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  • David Kiser

The Palmetto Piano Trio at Sigal Music Museum

Palmetto Trio Program
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Back in October we were so happy to see many of our students attend our piano trio concert at one of Greenville's finest and newest cultural institutions, the Sigal Music Museum. The museum hosts concerts in an intimate setting. But the concerts are a side show to the incredible historic keyboard collection they have on display. We were very happy to see our students Nathan and Henry welcoming the audience. We performed music Mendelssohn and Schubert.

The Palmetto Piano Trio (+1) was formed by members and former members of the Greenville Symphony Orchestra in 2021 to play staples of the piano trio repertoire to audiences across the southeast. The trio is slightly unusual as the piano playing duties are shared between pianists David and Lisa Kiser (us). Audiences can look forward to varying temperaments and artistic interpretations during their performances. The Trio also hosts an interchanging crew of performers to play quartets and quintets. The Trio is always in flux.

Program Notes:

Schubert composed his Piano Trio No. 1 during the last year of his short life. The trio is of substantial length and development. The Allegro Moderato 1st movement is in Sonata form. The first theme catches the ear in its compelling argument for good but regal humor on the level of a Joseph Haydn. The slow movement is a barcarolle like lullaby. The following Scherzo and Trio is a quirky allusion to the humor of the first theme. Here the voices chase each other about in imitative counterpoint. The Rondo finale presents several themes that are repeated and transformed into a polonaise. The themes are unified in a clever way but still sound distinct. A concluding Presto section alludes to the fuguing Scherzo, this time with the pastoral sounds of horn calls.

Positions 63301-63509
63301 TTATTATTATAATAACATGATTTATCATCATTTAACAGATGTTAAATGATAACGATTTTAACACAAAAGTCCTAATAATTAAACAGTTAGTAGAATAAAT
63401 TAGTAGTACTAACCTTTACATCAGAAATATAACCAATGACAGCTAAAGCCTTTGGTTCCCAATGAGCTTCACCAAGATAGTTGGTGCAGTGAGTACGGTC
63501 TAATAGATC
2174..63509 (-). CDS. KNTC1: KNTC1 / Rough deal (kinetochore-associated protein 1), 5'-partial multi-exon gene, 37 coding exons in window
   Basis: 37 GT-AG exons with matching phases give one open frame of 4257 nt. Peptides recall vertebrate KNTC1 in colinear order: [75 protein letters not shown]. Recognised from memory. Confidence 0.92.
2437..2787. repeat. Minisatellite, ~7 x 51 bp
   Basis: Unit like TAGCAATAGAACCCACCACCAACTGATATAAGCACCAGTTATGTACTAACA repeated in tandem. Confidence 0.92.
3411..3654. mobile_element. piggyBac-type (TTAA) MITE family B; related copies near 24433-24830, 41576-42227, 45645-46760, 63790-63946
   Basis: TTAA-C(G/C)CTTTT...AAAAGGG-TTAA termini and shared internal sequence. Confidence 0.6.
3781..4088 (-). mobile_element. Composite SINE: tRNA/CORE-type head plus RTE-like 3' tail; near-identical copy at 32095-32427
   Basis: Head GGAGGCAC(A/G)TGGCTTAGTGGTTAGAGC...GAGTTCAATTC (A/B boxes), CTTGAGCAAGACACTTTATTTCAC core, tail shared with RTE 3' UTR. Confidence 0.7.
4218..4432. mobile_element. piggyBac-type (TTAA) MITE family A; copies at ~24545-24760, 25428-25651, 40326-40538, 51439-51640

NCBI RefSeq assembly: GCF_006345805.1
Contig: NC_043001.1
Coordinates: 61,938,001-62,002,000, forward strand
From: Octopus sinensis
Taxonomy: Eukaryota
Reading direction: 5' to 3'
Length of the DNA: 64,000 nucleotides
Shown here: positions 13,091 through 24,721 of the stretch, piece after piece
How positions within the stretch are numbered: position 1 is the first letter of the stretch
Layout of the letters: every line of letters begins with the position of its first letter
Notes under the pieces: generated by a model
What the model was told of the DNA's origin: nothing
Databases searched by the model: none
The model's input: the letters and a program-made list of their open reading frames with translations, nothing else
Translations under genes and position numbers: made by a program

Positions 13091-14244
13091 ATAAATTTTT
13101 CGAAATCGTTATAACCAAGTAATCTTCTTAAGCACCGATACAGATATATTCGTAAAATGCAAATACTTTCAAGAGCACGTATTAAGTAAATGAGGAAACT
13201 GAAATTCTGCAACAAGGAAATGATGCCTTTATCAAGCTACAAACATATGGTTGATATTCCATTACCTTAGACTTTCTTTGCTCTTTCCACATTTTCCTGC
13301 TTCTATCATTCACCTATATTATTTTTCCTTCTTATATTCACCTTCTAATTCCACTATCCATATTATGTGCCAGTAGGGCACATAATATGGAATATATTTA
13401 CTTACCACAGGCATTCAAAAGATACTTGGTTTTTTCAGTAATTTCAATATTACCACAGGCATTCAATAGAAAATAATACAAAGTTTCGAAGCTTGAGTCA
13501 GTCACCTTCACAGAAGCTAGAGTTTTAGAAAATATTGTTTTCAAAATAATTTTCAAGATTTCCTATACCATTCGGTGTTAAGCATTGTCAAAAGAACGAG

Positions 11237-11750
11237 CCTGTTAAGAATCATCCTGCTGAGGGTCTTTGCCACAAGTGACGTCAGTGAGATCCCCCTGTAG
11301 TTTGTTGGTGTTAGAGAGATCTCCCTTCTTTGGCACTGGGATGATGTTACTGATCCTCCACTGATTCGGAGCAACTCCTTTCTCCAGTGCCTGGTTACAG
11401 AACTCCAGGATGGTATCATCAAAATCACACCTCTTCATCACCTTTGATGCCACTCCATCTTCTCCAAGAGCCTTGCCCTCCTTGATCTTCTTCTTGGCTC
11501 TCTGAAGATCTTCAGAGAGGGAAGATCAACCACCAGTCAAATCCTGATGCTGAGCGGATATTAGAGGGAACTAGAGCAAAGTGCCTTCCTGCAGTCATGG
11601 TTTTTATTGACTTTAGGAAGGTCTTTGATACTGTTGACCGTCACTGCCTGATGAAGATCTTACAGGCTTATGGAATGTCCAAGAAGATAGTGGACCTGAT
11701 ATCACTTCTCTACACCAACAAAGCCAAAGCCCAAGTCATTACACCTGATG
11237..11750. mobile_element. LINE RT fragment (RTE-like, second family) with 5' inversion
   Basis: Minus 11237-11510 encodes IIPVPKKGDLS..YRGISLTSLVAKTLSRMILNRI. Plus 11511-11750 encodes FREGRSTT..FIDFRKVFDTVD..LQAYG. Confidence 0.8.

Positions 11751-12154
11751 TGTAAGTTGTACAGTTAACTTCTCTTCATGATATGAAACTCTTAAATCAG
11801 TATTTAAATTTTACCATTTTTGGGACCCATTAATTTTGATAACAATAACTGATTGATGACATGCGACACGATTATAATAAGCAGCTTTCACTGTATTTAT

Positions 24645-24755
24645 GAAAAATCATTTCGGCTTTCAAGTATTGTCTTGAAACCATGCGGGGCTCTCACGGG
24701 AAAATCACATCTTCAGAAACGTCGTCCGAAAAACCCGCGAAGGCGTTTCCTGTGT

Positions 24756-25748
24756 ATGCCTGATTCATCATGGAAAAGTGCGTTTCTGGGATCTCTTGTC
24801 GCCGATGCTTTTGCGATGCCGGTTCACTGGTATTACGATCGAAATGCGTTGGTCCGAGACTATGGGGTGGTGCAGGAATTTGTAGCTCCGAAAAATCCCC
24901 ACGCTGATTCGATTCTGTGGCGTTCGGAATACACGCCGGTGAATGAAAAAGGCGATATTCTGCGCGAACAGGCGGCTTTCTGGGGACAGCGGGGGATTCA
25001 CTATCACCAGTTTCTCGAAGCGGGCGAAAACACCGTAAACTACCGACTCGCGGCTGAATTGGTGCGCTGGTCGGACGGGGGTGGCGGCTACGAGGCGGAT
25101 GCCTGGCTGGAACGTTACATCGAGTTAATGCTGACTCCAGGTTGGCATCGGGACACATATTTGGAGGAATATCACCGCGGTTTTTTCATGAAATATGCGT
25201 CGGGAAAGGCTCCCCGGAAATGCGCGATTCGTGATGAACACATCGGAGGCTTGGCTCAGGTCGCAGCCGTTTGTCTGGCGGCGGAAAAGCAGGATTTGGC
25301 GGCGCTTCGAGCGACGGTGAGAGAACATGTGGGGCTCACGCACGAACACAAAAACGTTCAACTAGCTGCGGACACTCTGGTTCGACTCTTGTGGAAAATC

Mendelssohn’s Piano Trio No. 1 in D minor is one of the most dramatic and well-loved piano trios in the repertoire. Composed in 1839, Mendelssohn, taking advice from a friend, injected the piano part with virtuosic abandon that reaches the difficulty level of a full-blown piano concerto. Each of the movements is a masterwork alone, from the brooding 1st movement heard in the Korean Drama “Do You Like Brahms?” to the Song Without Words slow movement and concluding with an impish Scherzo and a breathtaking Finale in cut time.


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